The Lawyer Asia Pacific 150 is the only research report to provide a ranking of the top 100 independent local firms and top 50 global firms in the region. The report offers critical review of some of the fastest growing firms and their strategies, a country-by-country guide to leading legal advisers and legal services market trends, plus exclusive insight into the current business development opportunities in the Asia Pacific. Read more
This year, The Lawyer’s annual ranking of the largest UK law firms by turnover is available as an interactive, digital benchmarking tool. For the first time this will allow you to manipulate each data set against the metrics of your choice.
Senior barristers campaigning for the Bar Council's leaders to be elected democratically are to renew their efforts after losing an AGM motion on the issue by just one vote.
At the AGM on 14 June, Robin de Wilde QC's motion to open up the election of office holders to all barristers and not just the Bar Council, was defeated by 51 votes to 50.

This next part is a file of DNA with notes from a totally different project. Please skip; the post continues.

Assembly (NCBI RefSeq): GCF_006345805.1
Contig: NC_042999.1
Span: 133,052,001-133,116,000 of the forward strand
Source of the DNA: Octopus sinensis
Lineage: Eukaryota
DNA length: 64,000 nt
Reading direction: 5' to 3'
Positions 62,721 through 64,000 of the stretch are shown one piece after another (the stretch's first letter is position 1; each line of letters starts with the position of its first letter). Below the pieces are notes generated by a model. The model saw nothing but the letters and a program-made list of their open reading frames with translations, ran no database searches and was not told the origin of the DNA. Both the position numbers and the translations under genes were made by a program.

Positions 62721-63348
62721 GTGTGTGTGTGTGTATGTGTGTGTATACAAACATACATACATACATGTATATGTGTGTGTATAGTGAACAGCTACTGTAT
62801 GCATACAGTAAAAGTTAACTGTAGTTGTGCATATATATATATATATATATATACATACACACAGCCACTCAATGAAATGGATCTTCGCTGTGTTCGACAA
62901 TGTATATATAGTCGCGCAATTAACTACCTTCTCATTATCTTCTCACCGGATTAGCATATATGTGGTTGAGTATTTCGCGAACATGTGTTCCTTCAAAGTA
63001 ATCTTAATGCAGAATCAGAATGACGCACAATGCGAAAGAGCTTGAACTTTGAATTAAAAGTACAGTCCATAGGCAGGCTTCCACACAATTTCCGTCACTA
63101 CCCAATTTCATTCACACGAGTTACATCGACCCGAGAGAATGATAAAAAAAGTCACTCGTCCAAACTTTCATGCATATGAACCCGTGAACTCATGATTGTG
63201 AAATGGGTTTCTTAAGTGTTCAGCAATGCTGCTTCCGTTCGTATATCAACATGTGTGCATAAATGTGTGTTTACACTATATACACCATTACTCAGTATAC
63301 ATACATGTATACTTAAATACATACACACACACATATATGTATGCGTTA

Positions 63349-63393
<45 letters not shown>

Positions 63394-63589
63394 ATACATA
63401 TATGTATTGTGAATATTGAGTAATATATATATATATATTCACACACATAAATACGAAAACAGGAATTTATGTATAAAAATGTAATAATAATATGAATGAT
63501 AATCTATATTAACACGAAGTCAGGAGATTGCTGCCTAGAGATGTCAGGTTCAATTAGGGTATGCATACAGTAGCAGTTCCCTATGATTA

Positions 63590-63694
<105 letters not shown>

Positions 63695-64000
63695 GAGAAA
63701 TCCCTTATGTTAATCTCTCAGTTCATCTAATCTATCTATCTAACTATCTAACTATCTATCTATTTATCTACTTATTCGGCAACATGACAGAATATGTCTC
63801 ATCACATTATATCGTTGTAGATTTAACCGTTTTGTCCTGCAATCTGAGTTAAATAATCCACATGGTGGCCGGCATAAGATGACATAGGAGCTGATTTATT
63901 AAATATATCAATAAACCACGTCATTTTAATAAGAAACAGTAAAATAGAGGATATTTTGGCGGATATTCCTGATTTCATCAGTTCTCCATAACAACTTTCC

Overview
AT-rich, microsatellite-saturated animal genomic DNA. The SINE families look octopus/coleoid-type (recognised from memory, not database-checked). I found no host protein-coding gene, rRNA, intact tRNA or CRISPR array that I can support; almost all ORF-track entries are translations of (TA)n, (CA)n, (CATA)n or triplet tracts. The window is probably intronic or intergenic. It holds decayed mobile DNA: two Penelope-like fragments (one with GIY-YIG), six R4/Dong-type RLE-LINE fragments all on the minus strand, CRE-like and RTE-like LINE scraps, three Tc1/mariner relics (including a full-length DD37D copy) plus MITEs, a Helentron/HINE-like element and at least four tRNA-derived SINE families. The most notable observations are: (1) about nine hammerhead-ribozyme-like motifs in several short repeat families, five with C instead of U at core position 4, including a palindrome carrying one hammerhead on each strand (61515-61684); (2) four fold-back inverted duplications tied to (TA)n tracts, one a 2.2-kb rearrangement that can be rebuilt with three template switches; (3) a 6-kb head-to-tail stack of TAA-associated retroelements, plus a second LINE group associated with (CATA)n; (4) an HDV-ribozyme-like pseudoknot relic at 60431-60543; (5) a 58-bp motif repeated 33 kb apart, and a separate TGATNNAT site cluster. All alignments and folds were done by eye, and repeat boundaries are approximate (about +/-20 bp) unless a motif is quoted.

De Wilde said the Bar Council meeting on 26 July would now be asked by a member of the council, yet to be named, to ballot the profession on the issue. Former Bar Council treasurer Martin Bowley QC, another democracy campaigner, said that the proposed ballot would ask barristers whether the treasurer and vice chair's position should be opened up to Bar-wide elections.
To stop a maverick seeking a top job, anyone standing for election would already have to be a council member. The chair would not be contested, giving the successful vice-chair a year to prepare for the job.
Current chair Robert Owen QC said that despite the fact that de Wilde had written to every chambers seeking support, the poor turnout at the AGM suggested that there would be little enthusiasm for change.
This week the campaign received a further boost after the Inner Temple agreed to consider a proposal that all its representatives in the Bar Council be elected by a postal vote.